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The Productivity Paradox: Some Additional Factors


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THE PRODUCTIVITY PARADOX: SOME ADDITIONAL FACTORS

Robert Kuttner lists five reasons for "The productivity paradox: Rising output, stagnant living standards" (Economic Viewpoint, Feb. 8). He overlooks an additional factor: cost burdens that restrain businesses' ability to pay higher wages. News articles recently reported that the rise in health-insurance costs to employers was a major factor for real wage growth being stagnant.

Add to that the rising costs of product-liability litigation, workers' compensation, automatic increases in payroll taxes, and regulation (whose cost will spiral--with the full impact yet to come of the 1991 Clean Air Act, the new Civil Rights Act, the Americans with Disabilities Act, the Family Leave Act, and others). It is hard to imagine how our standard of living can increase.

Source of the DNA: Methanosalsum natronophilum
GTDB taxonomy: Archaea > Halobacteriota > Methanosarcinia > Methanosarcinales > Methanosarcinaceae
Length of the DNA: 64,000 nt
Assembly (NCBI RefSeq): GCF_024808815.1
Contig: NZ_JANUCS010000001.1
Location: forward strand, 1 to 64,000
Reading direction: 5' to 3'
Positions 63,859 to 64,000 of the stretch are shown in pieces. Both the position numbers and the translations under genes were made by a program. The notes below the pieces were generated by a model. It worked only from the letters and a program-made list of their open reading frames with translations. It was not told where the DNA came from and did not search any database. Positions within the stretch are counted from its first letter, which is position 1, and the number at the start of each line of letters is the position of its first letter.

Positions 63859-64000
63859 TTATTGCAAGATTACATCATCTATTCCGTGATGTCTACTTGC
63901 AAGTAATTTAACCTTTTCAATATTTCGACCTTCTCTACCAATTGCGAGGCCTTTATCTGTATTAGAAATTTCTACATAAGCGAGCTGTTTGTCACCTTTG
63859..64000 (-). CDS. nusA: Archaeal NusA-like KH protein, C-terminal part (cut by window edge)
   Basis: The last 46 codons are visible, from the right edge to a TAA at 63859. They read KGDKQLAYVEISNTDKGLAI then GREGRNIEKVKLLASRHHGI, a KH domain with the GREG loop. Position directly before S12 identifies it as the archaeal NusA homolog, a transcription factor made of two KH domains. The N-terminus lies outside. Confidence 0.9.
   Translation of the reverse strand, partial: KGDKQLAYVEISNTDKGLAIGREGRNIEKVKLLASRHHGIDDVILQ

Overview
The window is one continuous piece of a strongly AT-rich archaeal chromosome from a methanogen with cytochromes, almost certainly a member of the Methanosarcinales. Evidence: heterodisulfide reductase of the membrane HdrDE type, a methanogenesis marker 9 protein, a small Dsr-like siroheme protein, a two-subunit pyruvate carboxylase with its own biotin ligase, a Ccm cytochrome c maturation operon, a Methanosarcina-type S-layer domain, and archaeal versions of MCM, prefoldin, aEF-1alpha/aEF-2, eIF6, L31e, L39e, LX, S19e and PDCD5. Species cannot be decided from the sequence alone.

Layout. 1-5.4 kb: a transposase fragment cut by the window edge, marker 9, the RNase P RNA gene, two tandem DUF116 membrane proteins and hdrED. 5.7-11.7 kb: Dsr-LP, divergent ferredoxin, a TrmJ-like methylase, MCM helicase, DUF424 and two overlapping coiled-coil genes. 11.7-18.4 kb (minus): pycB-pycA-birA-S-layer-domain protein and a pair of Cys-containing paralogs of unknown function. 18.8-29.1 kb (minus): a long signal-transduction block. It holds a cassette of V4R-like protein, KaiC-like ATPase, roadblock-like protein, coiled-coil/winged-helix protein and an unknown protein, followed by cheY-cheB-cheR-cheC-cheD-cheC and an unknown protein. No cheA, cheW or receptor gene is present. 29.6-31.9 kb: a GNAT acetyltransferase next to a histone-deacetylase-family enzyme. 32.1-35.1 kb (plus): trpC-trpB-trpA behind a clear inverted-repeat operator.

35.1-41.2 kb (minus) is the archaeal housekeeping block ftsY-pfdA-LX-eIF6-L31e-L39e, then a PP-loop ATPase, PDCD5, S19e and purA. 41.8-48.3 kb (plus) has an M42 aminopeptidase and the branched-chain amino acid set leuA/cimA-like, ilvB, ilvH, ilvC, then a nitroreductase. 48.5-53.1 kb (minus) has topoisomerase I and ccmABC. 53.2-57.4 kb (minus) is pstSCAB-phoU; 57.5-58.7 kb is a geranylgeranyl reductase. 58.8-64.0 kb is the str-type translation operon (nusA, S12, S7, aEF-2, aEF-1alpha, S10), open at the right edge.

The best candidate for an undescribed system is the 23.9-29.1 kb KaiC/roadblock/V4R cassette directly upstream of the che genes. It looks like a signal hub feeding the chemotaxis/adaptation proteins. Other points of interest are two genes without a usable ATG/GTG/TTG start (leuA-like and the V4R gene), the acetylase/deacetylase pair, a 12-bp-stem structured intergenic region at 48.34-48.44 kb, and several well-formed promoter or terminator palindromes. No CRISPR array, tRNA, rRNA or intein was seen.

These costs create incentives for business to find ways to make products with fewer workers and to resist higher wages for those workers they keep. They make labor more expensive--not equipment, facilities, or raw materials.

I can't make up my mind whether to admire people who have the nerve to start a business against such odds or to consider them fools.

Lowell A. Howard

Merrill, Wis.

Your well-outlined article has blended interesting ideas about the cost and quality of technological gains and their impact on economic growth.

I'd like to point out one other aspect that has had enormous impact on all of us since the '50s--that is, the cost to businesses of complying with onerous regulations instead of using those dollars to expand their businesses (translated: economic expansion). A study by the Independent Bankers Association of America and Grant Thornton of 200 community banks revealed a cost of $3.2 billion annually to comply with just 13 specific regulations. For all banks, the cost is estimated at $11 billion annually.

Unfortunately, regulations such as the Community Reinvestment Act have little or no impact on rural areas where community banks exist, since they lend in those areas anyway.

Economic expansion could take place tomorrow if common sense could be mandated to Congress.

James D. MacPhee, President

Kalamazoo County State Bank

Schoolcraft, Mich.

Regarding your Kuttner piece: Could the cause also be the huge rise in government employment at every level, which produces nothing but paper and more government employment?

Arthur Glowka

Stamford, Conn.


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